This is my own translation of the text and rubrics of a small part of the Roman Canon. Text in italics:
"Having uttered the words of consecration, he places the Chalice upon the corporal and says discreetly: As often as you do these things, you shall do them for a commemoration of me. Having bent the knee, he worships [the Sacrament], he gets up, he shews it to the people," etc.
The text is taken from my 1862 Missale Romanum and contains the rubric familiar to "traditional" priests. However, if we look to a 1576 Belgian edition of the Missal of Pius V there is a slight variation in the rubric.
As you can see, the rubric directs the celebrant even so:
"Having uttered the words of consecration, he places the Chalice upon the corporal and bending the knee he worships [the Sacrament], he gets up and shews it to the people, saying: As often as you do these things, you shall do them for a commemoration of me. He places it on the corporal and worships again."
You may ask when did this change come about and what is its significance? Well, the change was made during the Clementine reform of the missal and was published with the bull Cum Sanctissimum on 7th July 1604, a mere thirty-four years after the publication of Quo Primum. Fortescue tells us that the reform was instigated merely to rectify a few textual corruptions that had "crept into" the missal of Pius V and that "they did not in any way revise the Mass." This is a fantastical notion given that the missal of Pius V was, essentially, the Roman missal of 1474, and it's hardly likely that the change in the rubric was a mistake. Even so, however the change came about, it is an important one. The Tridentine rubric orders the celebrant to utter the words of Christ as he elevates the Chalice, symbolising oblation of the Eucharist as well as veneration. The post-Clementine rubric mandates silent veneration only, and that after the words have been spoken. And what does that symbolise? Well, quite simply that oblation of the Eucharist comes second to veneration. I would say that in the missal of Pius V was the last remnant, almost lost amidst a hodgepodge of silly up-down, up-down manoeuvring and various breaks and stops, of an older praxis. Put simply, the very subtle shift in this rubric symbolises the triumph of transubstantiation over tradition.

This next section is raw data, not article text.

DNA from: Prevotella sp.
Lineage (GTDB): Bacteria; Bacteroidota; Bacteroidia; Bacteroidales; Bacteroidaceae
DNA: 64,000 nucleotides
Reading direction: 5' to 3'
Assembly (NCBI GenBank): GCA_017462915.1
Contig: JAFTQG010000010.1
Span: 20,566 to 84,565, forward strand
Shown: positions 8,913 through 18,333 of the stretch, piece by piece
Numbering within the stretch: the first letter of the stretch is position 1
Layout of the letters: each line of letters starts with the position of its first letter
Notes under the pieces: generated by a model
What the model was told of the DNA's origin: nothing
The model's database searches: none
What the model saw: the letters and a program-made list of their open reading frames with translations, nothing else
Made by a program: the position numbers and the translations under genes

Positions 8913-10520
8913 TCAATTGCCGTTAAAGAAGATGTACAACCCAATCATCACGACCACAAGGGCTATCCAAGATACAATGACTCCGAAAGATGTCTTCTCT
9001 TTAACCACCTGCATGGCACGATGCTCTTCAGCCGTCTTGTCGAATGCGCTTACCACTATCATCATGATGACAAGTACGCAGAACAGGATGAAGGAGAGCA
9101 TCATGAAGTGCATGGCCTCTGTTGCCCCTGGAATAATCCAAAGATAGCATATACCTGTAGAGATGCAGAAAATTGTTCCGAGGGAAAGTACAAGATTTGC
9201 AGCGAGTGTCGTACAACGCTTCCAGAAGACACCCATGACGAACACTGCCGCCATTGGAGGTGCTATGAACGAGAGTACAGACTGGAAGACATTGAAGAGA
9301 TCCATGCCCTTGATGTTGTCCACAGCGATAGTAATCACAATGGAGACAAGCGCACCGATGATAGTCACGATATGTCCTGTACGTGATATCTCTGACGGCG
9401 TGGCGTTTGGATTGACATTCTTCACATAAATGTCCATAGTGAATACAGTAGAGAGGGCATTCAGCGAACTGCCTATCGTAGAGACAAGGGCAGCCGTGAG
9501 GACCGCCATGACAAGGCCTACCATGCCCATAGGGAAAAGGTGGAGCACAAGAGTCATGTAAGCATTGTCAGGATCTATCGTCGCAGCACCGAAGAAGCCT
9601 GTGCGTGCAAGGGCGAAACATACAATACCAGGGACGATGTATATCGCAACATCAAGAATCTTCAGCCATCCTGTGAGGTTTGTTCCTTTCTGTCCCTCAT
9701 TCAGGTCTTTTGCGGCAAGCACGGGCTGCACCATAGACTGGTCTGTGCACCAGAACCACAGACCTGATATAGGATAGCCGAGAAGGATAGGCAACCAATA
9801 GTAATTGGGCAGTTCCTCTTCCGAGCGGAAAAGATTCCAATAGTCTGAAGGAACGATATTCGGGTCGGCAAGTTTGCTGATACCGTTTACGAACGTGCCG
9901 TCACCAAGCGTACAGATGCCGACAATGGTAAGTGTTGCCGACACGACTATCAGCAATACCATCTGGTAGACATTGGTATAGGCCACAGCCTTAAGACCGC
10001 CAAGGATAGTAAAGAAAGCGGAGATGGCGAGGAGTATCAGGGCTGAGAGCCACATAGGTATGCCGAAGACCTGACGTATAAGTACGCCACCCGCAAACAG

It really is quite simple. Here is the empirical evidence, in black and red, that the Canon of the Mass was not so grand as to be beyond at least some degree of reform prior to John XXIII's addition of St Joseph, but who is interested? Just a few eccentrics like me. If this post were read by a traditionalist they'd have a host of excuses at hand. The missal is a forgery (never mind that forging books is incredibly expensive!), it's a Janensist missal, I am mistaken or, worse, I am telling deliberate lies and presenting them as scholarship! This last is the most likely. Clearly, I have gone into the British Library and photographed an old missal and gone out of my way to superimpose the rubrics of some other part of the Canon over the real text in question just to try and prove a point. Yes, that's it. After all, Patricius is a heretic, and heretics are damned to Hell because they go about re-inventing history to support their erroneous worldview. Yes, it must be a lie because the Canon is unchanged since antient times. Jesus Christ said the Canon with the Disciples in the upper room, and St Peter was there with his tiara, the same one we hoped Benedict XVI would bring back. Hermeneutic of continuity in action! Other Eucharistic prayers are venomous and we secretly think they're invalid. You have to say the words of institution or there's no transubstantiation...
And blah, blah, blah. The evidence is there for those who are willing to make up their own minds. If you do not accept the evidence then, I'm sorry, but there's something wrong with you.